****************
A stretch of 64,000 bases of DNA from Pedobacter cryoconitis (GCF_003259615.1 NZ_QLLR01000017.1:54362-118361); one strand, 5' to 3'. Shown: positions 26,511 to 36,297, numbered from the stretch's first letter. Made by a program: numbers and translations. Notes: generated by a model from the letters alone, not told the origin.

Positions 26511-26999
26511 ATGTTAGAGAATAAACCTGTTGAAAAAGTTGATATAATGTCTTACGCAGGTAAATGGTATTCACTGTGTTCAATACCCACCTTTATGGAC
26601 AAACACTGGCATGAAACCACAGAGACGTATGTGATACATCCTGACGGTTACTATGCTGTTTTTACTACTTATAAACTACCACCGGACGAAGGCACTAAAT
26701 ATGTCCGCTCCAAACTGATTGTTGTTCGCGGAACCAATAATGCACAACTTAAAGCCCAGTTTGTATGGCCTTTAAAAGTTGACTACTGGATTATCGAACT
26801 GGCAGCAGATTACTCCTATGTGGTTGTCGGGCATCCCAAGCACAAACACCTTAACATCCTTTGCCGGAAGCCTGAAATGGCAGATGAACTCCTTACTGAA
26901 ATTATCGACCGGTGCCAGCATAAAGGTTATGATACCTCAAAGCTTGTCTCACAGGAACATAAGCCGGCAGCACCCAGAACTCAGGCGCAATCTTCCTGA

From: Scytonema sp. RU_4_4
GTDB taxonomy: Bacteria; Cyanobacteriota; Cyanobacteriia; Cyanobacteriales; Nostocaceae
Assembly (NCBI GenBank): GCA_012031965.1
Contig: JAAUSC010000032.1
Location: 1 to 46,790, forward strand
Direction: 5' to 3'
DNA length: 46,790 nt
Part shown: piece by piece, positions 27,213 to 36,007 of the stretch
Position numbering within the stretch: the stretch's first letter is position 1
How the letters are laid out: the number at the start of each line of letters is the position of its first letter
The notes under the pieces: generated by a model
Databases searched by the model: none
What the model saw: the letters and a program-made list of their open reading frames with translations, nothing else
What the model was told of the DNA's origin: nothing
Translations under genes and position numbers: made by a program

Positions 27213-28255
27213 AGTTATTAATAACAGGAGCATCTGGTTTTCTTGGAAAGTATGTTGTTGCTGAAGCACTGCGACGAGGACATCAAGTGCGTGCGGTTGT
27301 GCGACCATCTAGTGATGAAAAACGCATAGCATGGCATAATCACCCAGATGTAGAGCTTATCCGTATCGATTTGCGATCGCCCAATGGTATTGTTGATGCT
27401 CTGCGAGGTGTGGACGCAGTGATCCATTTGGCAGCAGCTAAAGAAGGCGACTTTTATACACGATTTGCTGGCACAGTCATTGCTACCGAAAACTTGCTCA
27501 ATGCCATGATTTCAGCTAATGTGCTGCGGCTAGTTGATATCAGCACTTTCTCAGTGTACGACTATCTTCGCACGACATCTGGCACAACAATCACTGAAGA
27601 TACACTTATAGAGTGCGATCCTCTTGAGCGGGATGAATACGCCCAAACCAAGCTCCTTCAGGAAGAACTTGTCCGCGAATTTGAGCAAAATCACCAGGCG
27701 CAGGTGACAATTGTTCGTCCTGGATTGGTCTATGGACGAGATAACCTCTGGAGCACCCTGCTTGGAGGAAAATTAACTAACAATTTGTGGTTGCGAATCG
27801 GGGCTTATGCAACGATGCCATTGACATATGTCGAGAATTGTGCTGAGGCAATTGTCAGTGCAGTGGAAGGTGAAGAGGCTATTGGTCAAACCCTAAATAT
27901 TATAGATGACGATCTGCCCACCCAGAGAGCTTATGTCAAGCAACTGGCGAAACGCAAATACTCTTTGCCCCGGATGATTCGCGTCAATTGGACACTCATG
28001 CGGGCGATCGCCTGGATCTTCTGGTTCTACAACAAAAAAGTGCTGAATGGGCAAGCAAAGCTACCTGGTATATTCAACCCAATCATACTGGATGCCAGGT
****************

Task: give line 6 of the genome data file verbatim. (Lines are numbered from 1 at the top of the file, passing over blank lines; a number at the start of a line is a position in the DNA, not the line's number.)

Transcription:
26801 GGCAGCAGATTACTCCTATGTGGTTGTCGGGCATCCCAAGCACAAACACCTTAACATCCTTTGCCGGAAGCCTGAAATGGCAGATGAACTCCTTACTGAA